Defendants assign as error the confrontation of defendant Seddon with his testimony before a Grand Jury. That testimony was posed solely for impeachment purposes, i.e., impeachment by a prior inconsistent statement, and for that purpose was clearly admissible. See Harris v. New York, 401 U.S. 222, 28 L. Ed. 2d 1, 91 S. Ct. 643 (1971). Moreover, the form of the confrontation was impeccable.

 Defendants additionally assign as error the Court's denial of defendants' motion for severance. At the time of the denial, prejudice resulting from trying the defendants together warranting severance was remote, if not inconceivable. The passing of the trial, in retrospect, clearly supports the denial.

 Finally, included among defendants' assignments of error are references to the instructions of the Court. Specifically, defendants regard as erroneous the Court's definitions of "willfully", "disbursement", and "labor organization". These assignments are those which merit the most comment. With regard to the definition of "willfully", the defendants contend (1) that the Court's charge was confusing and (2) that the Court's charge misstated the law. The defendants contend that the Court's charge was confusing in that in the preliminary charge "willfully" was defined to mean with evil or bad purpose, while in the final charge "willfully" was defined to mean simply with reckless disregard for the law. This contention is not entirely accurate. In the final charge, the Court explained to the jury that the term "willfully" included an act with evil or bad purpose, but that, more broadly, it included an act in reckless disregard for the law or the provisions of the law. The Court further explained that for an act to be willful, it need not necessarily be with evil or bad purpose; that an act found to be with careless disregard of whether or not one has the right to act is an act which is "willful". Certainly the final charge, which was by nature more elaborate and elucidative than the preliminary charge, presented a clear definition of the meaning of the term "willfully".

 Further, it is clear that violations of the Labor-Management Reporting and Disclosure Act are not required to be with evil or bad purpose. The acts proscribed are malum prohibitum misdemeanors, which acts are generally made unlawful if done with reckless disregard for the law. See United States v. Ryan, 350 U.S. 299, 100 L. Ed. 335, 76 S. Ct. 400 (1956). The charged offenses, therefore, are, as the jury was instructed, violable by acts which are "wholly in disregard of what the law may provide, and in pursuit of a course without making a reasonable effort to determine whether the plan pursued was contrary to law". *fn6" See Brennan v. United States, 240 F.2d 253 (C.A. 8, 1957), cert. den'd 353 U.S. 931, 77 S. Ct. 718, 1 L. Ed. 2d 723 (1957); Korholz v. United States, 269 F.2d 897 (C.A. 10, 1959).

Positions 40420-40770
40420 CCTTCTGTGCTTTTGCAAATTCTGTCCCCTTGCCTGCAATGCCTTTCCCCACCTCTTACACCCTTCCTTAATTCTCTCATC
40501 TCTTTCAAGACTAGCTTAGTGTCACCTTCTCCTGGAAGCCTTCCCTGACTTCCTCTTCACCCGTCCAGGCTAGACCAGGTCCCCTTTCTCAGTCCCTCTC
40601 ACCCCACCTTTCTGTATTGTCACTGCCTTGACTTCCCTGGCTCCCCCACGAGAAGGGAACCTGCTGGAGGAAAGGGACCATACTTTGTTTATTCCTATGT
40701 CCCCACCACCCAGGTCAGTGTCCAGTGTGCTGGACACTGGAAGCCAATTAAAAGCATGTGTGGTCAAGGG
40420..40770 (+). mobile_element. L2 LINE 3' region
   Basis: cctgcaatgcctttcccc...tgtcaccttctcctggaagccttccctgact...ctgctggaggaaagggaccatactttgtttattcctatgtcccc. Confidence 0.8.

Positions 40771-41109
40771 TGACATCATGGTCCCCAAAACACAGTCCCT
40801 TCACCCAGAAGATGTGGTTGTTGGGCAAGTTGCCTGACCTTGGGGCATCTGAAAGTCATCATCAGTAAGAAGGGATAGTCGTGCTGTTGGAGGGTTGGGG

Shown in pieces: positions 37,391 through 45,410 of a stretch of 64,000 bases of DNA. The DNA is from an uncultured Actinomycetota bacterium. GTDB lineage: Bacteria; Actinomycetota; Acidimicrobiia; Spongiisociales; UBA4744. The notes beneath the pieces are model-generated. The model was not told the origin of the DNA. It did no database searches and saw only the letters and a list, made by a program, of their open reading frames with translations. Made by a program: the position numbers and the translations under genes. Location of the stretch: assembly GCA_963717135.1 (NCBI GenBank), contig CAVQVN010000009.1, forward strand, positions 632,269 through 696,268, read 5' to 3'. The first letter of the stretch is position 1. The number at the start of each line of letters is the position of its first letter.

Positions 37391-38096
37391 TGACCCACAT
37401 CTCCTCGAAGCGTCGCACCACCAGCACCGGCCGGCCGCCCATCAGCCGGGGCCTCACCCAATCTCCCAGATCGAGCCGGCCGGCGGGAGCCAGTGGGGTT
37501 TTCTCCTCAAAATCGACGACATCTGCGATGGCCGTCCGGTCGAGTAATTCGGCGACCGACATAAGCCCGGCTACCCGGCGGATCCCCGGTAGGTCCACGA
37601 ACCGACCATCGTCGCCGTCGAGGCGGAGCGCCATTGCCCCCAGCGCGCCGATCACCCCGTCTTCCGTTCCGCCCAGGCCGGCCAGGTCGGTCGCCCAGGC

The defendants further argue, strenuously, if futilely, that District 5, United Mine Workers is not a "labor organization" within the meaning of the Labor-Management Reporting and Disclosure Act. This argument typifies defendants' straw-grasping. The proof of the Government squarely brought District 5 within the statutory definition. Section 402(i) of the Act defines "labor organization" as

" . . . any organization of any kind, any agency or employee representation committee, group, association, or plan so engaged in which employees participate and which exists for the purpose, in whole or in part, of dealing with employers concerning grievances, labor disputes, wages, rates of pay, hours, or other terms or conditions of employment, and any conference, general committee, joint or system board, or joint council, so engaged which is subordinate to a national or international labor organization. . . ."

 The testimony at trial was that District 5 represented employees concerning grievances and labor disputes and that it was an organization in which employees, as distinguished from management, participated. The contention that its lack of individual, i. e., personified, membership is totally irrelevant. Further, that it was engaged in an industry affecting commerce was substantiated by testimony that it was the certified representative of employees under the National Labor Relations Act. ...